Leg Pain: Types of pain in the legs:

Foot Pain: Various subtypes of foot pain include:

Arm Pain: Types of pain in the arms:

Hand Pain Types: Various subtypes of hand pain include:

Finger Pain: Types of finger pain include:

  • Thumb pain
  • Fingertip pain
  • Fingernail pain
  • Index finger pain (forefinger pain)
  • Middle finger pain
  • Ring finger pain
  • Little finger pain (pinky pain)

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Back to: « Pain

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A Pain Primer: What Do We Know About Pain?

What is pain? The International Association for the Study of Pain (IASP) defines it as: An unpleasant sensory and emotional experience associated with actual or potential tissue damage or described in terms of such damage. The IASP definition means that pain is a subjective experience; one that cannot be objectively measured and depends on the person’s self-report. As will be discussed later, there can be a wide variability in how a person experiences pain to a given stimulus or injury.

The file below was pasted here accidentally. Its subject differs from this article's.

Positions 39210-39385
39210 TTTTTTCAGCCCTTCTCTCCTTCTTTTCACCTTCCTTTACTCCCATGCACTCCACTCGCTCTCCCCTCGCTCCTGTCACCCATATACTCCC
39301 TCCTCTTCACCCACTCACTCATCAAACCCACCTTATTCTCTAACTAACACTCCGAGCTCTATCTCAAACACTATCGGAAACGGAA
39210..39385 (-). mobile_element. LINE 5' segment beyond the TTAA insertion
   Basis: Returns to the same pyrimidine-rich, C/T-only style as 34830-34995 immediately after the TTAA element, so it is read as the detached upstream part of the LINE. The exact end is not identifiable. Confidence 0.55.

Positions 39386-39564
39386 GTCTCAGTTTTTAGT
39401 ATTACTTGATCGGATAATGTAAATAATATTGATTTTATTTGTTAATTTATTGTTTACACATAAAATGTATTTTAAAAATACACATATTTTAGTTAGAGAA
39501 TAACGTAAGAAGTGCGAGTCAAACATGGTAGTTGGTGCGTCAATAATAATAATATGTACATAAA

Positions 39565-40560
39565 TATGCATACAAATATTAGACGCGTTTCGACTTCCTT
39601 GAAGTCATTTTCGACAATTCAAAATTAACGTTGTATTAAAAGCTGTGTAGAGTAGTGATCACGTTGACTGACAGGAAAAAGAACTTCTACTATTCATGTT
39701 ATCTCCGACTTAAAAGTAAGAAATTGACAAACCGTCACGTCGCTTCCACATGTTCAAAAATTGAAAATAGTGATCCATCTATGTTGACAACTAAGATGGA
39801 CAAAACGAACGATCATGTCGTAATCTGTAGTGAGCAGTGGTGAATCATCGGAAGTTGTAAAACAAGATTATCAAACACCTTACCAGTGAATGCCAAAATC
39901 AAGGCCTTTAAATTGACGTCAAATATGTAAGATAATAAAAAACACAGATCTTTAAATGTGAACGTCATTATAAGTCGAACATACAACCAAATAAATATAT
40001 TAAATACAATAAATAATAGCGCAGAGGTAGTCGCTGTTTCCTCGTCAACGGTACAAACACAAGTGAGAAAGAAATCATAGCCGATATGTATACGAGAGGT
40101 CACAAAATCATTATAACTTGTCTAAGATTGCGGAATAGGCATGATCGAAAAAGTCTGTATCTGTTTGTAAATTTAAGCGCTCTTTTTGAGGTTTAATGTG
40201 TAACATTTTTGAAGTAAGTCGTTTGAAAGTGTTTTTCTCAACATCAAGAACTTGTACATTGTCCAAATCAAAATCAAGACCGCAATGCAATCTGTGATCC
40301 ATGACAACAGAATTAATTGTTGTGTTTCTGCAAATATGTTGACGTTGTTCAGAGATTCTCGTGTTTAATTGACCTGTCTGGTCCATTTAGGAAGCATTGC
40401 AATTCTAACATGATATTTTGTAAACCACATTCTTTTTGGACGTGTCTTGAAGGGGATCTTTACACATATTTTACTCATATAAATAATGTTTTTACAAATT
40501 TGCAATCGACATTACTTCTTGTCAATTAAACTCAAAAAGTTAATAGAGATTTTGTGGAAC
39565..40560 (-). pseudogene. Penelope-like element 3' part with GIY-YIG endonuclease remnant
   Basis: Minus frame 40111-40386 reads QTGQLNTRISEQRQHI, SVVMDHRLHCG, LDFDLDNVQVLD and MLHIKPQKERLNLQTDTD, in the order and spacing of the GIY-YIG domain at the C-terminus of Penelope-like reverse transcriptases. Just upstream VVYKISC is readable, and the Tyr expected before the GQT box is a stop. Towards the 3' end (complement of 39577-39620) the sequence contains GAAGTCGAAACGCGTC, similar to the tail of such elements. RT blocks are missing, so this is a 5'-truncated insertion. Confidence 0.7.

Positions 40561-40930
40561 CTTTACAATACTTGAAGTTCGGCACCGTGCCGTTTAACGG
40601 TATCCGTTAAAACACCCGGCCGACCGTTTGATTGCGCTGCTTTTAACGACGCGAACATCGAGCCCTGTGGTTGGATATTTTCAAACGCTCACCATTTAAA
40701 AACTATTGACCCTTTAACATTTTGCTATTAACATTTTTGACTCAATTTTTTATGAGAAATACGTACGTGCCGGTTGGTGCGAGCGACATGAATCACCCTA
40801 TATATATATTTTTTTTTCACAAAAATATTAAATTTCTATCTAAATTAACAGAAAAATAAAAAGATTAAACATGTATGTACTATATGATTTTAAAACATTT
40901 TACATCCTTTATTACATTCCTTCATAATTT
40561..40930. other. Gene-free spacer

Pain can be classified as acute or chronic, and the two kinds differ greatly.

  • Acute pain, for the most part, results from disease, inflammation, or injury to tissues. This type of pain generally comes on suddenly, for example, after trauma or surgery, and may be accompanied by anxiety or emotional distress. The cause of acute pain can usually be diagnosed and treated. The pain is self-limiting, which means it is confined to a given period of time and severity. It can become chronic.